I’m not sure how much work has been done about incorporation of bagasse. There are so many higher value uses for it.

  62. jennifer July 26, 2013 at 8:07 pm #

    Luke,

    Thanks for all the links.

    At the moment I’m very busy (with another paper on our rainfall forecasting – getting it ready for peer review) and so am resisting clicking on the links/doing the necessary research to agree or disagree with you.

    If you provide a summary of the findings from the literature as a post, I will probably read. But am not prepared to put the time in to do the research from scratch/check your link.

    Last time I had a good look (a few years ago) and then when I attended the agronomy conference in New England last year… I read and heard much about how when you properly dissect the literature… the whole idea that you can significantly measurably increase soil carbon fall away… as per the comment from Rick Roush.

    But if you want to quote us some figures…

  63. jennifer July 26, 2013 at 8:09 pm #

    Debbie, you make some good points… that are probably directly relevant to John Sayers assessment/false assessment of the value of incorporating bagasse…

  64. Luke July 26, 2013 at 8:20 pm #

    Thanks Jen. I will consider if I can recover from the pounding I’m receiving at the bottom of the Wivenhoe spillway. I know how the lung fish feel.

    On a side tack to minimum tillage or trash blanketing one wanders if there are some tradeoffs. Do disease and insect pests increase with minimum tillage. Certainly the cotton industry used tillage to destroy overwintering Helicoverpa pupae.

    So a tick http://eprints.jcu.edu.au/25246/

    and a cross http://www.agric.wa.gov.au/PC_92021.html?s=0 perhaps?

  65. Johnathan Wilkes July 26, 2013 at 9:22 pm #

    Luke,
    ‘On a side tack to minimum tillage or trash blanketing one wanders if there are some tradeoffs.’

    Sadly I’m not familiar with the history of how tillage came about, but there must have been very good reasons for it if you think of the enormous investment in labour and machinery over thousands of years.

    Weed reduction cannot have been the only reason?

  66. John Sayers July 26, 2013 at 10:33 pm #

    Tillage aerated the soil and broke it down making it easier for roots but it’s since been found that the complex layers of microbes in the soil were destroyed by turning it over, moisture escaped and direct drill was just as effective.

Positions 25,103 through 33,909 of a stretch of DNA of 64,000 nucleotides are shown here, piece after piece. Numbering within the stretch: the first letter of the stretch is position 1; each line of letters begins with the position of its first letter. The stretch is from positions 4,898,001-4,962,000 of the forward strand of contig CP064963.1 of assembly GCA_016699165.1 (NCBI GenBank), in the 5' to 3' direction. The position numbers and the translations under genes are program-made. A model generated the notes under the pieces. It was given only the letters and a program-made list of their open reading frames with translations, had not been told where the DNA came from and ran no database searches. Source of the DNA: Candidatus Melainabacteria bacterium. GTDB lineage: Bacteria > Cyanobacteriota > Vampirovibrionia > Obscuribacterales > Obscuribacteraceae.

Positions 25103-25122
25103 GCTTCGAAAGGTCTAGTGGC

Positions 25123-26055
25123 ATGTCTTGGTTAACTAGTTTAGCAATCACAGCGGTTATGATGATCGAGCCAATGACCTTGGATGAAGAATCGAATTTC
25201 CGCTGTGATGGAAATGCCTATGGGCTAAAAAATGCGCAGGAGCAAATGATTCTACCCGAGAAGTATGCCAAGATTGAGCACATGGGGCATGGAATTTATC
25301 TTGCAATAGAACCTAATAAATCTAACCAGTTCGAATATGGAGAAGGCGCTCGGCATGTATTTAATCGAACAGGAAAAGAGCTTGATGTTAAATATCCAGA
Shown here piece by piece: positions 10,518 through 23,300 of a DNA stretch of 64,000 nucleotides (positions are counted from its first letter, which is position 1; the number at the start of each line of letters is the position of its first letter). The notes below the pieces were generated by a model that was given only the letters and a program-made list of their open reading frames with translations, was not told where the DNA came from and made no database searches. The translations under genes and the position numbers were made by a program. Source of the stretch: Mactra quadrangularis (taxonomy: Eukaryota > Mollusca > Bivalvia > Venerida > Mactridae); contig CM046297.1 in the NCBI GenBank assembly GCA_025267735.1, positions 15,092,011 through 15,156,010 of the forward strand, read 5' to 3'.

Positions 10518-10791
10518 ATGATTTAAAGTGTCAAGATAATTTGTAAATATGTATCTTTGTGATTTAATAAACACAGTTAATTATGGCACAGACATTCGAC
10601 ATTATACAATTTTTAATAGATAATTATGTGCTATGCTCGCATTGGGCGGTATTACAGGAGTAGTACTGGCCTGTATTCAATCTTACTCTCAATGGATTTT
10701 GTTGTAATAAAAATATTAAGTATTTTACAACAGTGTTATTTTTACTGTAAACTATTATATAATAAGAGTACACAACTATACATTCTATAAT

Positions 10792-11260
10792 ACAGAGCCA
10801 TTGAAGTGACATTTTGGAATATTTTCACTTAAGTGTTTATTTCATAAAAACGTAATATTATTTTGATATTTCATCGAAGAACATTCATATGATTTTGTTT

Trash blanketing is really only adding a thin layer of green leaves at the end of harvesting which quickly dry and break down to not much material.

    YOu are right Jen when you say there are so many other uses for Bagasse. I read one report that said that Brazil can generate 20% of it’s energy from it’s bagasse either as electricity or Biogas. IT’s also bleached and used in paper making.

    But I did find one research paper on the benefits of using the mill trash and bagasse as a fertiliser. It was high in N and K but lacked P. When additional phosphorus was added it became a fine fertiliser.

    http://hilo.hawaii.edu/academics/cafnrm/research/documents/SugarcaneBy-Product1PDF..pdf

    As it’s use for power generation doesn’t appeared to have worked in the north coast mills and no one’s making paper in the area then it seems it could be a good fertiliser for the area.

  67. John Sayers July 26, 2013 at 10:37 pm #

    Apparently Bone Meal is one of the highest sources of phosphorus so maybe the mills could do a deal with the Casino Abattoir.

  68. Debbie July 27, 2013 at 1:25 pm #

    Well yes Luke,
    it is indeed about ticks and crosses.
    There are times & conditions when it works & others when another method needs to be employed.. . mainly because the circumstances are highly variable.
    Nothing in this space is 100% certain or applicable.
    It’s called ‘adaptive and/or flexible management’. . . and I’m starting to suspect that lungfish (and numerous other species) understand that concept far better than bureaucrats who work in NRM.

  69. scott July 29, 2013 at 2:39 pm #

    Lib’s are a JOKE. they cant do anything without making taxes.

    What are the Lib’s going 2 do now?

    The lib’s just started a massive unseen tax in Australia, including trying Workchoices.

    You lib supporters are blinded of what Howard did to get so much money and run a AU market to fast.